sheriff's compotus of 1348 records the
payment (given as 3s. 6d.), and omitting
the serjeanty, which paid nothing, adds
that the reeve of Skerton answered for
2s. 6d. cowmale.
Alan son of Hugh de Erghum (Arkholme) in 1337 was plaintiff against
William de Lockhaw, John his son,
Richard Baines of Whittington and John
his son respecting a small piece of land
in Gressingham; Assize R. 1424, m. 8.
Damages of 2d. were awarded him.
||Thomas de Harrington died abroad
in 1361 holding land, &c., in Gressingham
of Adam de Southworth and other lords,
which Sir James de Pickering occupied
after Thomas's death. The next heir
was Nicholas son of John de Harrington
of Farleton; Inq. p.m. 36 Edw. III, pt. i,
An estate at Gressingham was in the
time of Henry VIII held by the Harringtons of Huyton of Lord Mounteagle;
Duchy of Lanc. Inq. p.m. vi, no. 57;
viii, no. 41.
||See the account of Hornby. The
manor of Gressingham occurs in the
inquisitions as part of the Hornby fee.
John Penruddock of New Sarum in
1589 stated that he had obtained the
manor of Gressingham in 1582 (Pal. of
Lanc. Plea R. 250, m. 7) from John
Whitbrook, merchant of London, but that
some of the tenants resisted his possession.
John Thompson son of Oliver Thompson
said he held the capital messuage called
Nether Hall by inheritance, and other
lands he held of Lord Mounteagle by
tenant right. He had heard that Whitbrook and plaintiff had certain rights in
the Mounteagle land, and though he and
other tenants had so far paid their rents
to Lord Morley they were ready to pay
them to whomsoever the court might
direct; Duchy of Lanc. Plead. Eliz.
cxlvii, P 5.
End. Char. Rep. for Lanc. 1903,
||Farrer, op. cit. 178. Kettel had
several sons. In 1202 Siegrith widow of
Gilbert son of Kettel claimed dower in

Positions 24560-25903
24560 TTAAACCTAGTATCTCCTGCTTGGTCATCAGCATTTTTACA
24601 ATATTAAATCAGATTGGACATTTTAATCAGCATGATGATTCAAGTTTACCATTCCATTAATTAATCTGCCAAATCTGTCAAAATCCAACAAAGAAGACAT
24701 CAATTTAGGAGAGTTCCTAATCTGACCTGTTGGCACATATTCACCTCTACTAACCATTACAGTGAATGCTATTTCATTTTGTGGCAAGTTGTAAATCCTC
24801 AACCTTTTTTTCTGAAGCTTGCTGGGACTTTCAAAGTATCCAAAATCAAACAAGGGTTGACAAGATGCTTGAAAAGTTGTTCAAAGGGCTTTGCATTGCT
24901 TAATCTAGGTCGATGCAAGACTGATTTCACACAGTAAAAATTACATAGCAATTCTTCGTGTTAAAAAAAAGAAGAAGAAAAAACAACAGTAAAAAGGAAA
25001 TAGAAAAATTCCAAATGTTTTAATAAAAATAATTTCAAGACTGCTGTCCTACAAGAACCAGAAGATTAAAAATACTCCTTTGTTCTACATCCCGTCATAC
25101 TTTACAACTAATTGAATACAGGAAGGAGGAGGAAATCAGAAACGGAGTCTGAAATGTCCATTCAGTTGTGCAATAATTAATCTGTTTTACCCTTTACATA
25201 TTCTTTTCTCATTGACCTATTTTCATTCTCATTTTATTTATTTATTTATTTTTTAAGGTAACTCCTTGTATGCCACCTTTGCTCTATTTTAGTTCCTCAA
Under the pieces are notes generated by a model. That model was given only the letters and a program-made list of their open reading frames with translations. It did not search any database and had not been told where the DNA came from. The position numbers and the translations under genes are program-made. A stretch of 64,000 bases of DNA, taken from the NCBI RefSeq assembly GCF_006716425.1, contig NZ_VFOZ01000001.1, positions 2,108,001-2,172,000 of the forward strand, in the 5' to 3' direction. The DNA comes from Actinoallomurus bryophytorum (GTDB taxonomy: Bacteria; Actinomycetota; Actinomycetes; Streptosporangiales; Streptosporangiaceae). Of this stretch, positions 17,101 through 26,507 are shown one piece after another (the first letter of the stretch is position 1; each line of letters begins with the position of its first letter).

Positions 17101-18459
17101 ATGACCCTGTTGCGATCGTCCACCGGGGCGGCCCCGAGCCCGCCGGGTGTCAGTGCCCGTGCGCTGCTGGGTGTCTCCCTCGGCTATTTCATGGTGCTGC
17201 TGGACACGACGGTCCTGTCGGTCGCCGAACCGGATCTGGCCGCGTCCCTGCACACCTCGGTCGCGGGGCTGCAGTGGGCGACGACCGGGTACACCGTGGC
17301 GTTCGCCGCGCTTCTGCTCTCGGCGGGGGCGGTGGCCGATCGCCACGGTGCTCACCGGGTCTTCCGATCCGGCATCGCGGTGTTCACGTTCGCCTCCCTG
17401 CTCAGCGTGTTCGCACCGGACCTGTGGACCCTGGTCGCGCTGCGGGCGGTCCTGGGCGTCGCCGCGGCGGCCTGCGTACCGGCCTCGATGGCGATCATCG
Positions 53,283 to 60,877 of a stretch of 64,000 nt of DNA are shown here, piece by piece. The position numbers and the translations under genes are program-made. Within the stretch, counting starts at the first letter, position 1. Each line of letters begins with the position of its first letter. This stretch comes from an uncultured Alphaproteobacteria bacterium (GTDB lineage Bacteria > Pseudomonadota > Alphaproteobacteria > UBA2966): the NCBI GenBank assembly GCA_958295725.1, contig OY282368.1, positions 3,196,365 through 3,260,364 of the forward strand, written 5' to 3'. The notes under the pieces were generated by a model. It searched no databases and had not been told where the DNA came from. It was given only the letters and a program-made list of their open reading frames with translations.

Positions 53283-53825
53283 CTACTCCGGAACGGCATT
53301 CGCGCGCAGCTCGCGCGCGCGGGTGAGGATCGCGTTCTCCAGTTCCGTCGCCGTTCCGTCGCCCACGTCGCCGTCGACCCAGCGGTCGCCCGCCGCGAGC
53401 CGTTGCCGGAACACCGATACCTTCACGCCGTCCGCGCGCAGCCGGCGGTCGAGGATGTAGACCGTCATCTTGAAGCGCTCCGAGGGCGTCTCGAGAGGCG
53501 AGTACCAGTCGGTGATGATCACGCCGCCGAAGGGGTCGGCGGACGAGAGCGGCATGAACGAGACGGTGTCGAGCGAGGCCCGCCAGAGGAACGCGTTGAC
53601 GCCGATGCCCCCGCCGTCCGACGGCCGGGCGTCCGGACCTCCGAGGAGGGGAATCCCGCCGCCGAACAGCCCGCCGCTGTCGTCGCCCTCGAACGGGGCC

Gressingham against John son of Finthor,
who allowed her one-third of two-thirds of
an oxgang of land in Scathekholme, Fite,
Holme, Eskrigg and the crofts towards
Ulvesthwaite; Final Conc. (Rec. Soc.
Lancs. and Ches.), i, 12. Adam son of
Kettel de Gressingham gave to Cockersand Abbey half an oxgang of land, also
land in Bustocrigg; Chartul. (Chet. Soc.),
Lancs. Inq. and Extents, i, 96. Of
the former possessor nothing is known,
but he gave land in Bustocrigg, Eskrigg
and Oakscroft to Cockersand; Chartul.
iii, 921. His father was no doubt the
Dolfin de Gressingham who in 1184 gave
1 mark to have his suit with Adam
respited; Farrer, op. cit. 50.
Lancs. Inq. and Extents, i, 125–6.
The three lords in 1230 were Thomas,
William and Benedict; Lanc. Ch. i,
Final Conc. i, 71.
||In 1291 Adam son of Benedict
de Gressingham complained that Thomas
son of Benedict and others had disseised
him of certain land; Adam (de Burgh)
was chief lord; Assize R. 1294, m. 9 d.;
408, m. 45. One Benedict de Gressingham was in 1292 fined for impeding the
court proceedings by talking in the hall
and making a great tumult; ibid. m. 8.
An Adam son of Benedict de Gressingham
was plaintiff in 1359; Duchy of Lanc.
Assize R. 7, m. 6 d.
John de Caton probably obtained one
of these oxgangs of land, as later possessors seem to have been his heirs. He
in 1292 purchased a messuage and land
from William de Furness and Clarice his
wife; Final Conc. i, 172. Matthew son
of John de Caton the younger, a minor,
in 1317 called upon William de Slene, as
custodee of Thomas son and heir of
Adam son of Richard de Burgh, to warrant
him; De Banco R. 218, m. 182d.
Richard Perce and Margaret his wife in
1335 made a claim against Matthew son
of John de Caton; ibid. 301, m. 18 d.
Survey, 66, quoted above.
||John de Twisleton and Helewise his
wife claimed in 1301 an acre in Gressingham against John son of John de Caton
and Denise his wife. Denise said she
had nothing except as John's wife, and he
held by gift of his father. The jury found
that the plaintiff held only as tenant at
will of John the father, and gave a verdict
for the defendants; Assize R. 419, m. 2 d.
From a plea already cited it appears that
Denise was in 1314 the wife of Roger de
In 1344 John de Twisleton (probably
another person) and Eve his wife claimed
a toft against Cecily de Southworth, an
acre against William the Tailor and three
messuages, &c., against Alice daughter of
John de Caton, in right of the said Eve,
of Alice widow of Roger son of John de
Burgh of Leck and of Christiana widow
of John Jopson the Geldherd; De Banco
R. 339, m. 258. In 1346 the same John
and Eve claimed the third part of six
messuages, two-thirds of a mill, &c.,
against John son of Sir Robert de Harrington, Cecily de Southworth and William
the Tailor. It appeared that Eve, Alice
and Christiana were the sisters and heirs
of Matthew son and heir of John de
Caton; ibid. 348, m. 533.
In 1552 William Thompson acquired
a messuage in Eskrigg, and in 1560 he
further purchased seven messuages, watermill, fishery, &c., in Gressingham and
Mickle Eskrigg from Robert Twisleton
and Agnes his wife; Pal. of Lanc. Feet